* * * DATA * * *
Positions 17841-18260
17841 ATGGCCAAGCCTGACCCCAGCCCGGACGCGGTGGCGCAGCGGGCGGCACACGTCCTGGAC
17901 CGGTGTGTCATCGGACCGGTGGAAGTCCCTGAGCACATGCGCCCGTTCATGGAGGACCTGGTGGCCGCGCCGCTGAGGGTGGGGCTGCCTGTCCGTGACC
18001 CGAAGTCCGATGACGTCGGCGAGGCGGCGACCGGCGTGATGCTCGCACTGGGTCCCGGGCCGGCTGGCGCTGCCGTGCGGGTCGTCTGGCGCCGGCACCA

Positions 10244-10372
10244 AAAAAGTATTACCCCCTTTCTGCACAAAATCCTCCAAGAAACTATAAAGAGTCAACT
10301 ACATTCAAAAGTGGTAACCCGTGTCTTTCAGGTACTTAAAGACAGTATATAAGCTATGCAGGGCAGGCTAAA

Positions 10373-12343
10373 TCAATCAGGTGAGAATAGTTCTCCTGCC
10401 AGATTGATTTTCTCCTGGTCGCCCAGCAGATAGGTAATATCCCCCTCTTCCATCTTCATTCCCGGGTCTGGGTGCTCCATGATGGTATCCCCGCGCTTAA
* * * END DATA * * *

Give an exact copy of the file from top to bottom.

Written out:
Positions 17841-18260
17841 ATGGCCAAGCCTGACCCCAGCCCGGACGCGGTGGCGCAGCGGGCGGCACACGTCCTGGAC
17901 CGGTGTGTCATCGGACCGGTGGAAGTCCCTGAGCACATGCGCCCGTTCATGGAGGACCTGGTGGCCGCGCCGCTGAGGGTGGGGCTGCCTGTCCGTGACC
18001 CGAAGTCCGATGACGTCGGCGAGGCGGCGACCGGCGTGATGCTCGCACTGGGTCCCGGGCCGGCTGGCGCTGCCGTGCGGGTCGTCTGGCGCCGGCACCA

Positions 10244-10372
10244 AAAAAGTATTACCCCCTTTCTGCACAAAATCCTCCAAGAAACTATAAAGAGTCAACT
10301 ACATTCAAAAGTGGTAACCCGTGTCTTTCAGGTACTTAAAGACAGTATATAAGCTATGCAGGGCAGGCTAAA

Positions 10373-12343
10373 TCAATCAGGTGAGAATAGTTCTCCTGCC
10401 AGATTGATTTTCTCCTGGTCGCCCAGCAGATAGGTAATATCCCCCTCTTCCATCTTCATTCCCGGGTCTGGGTGCTCCATGATGGTATCCCCGCGCTTAA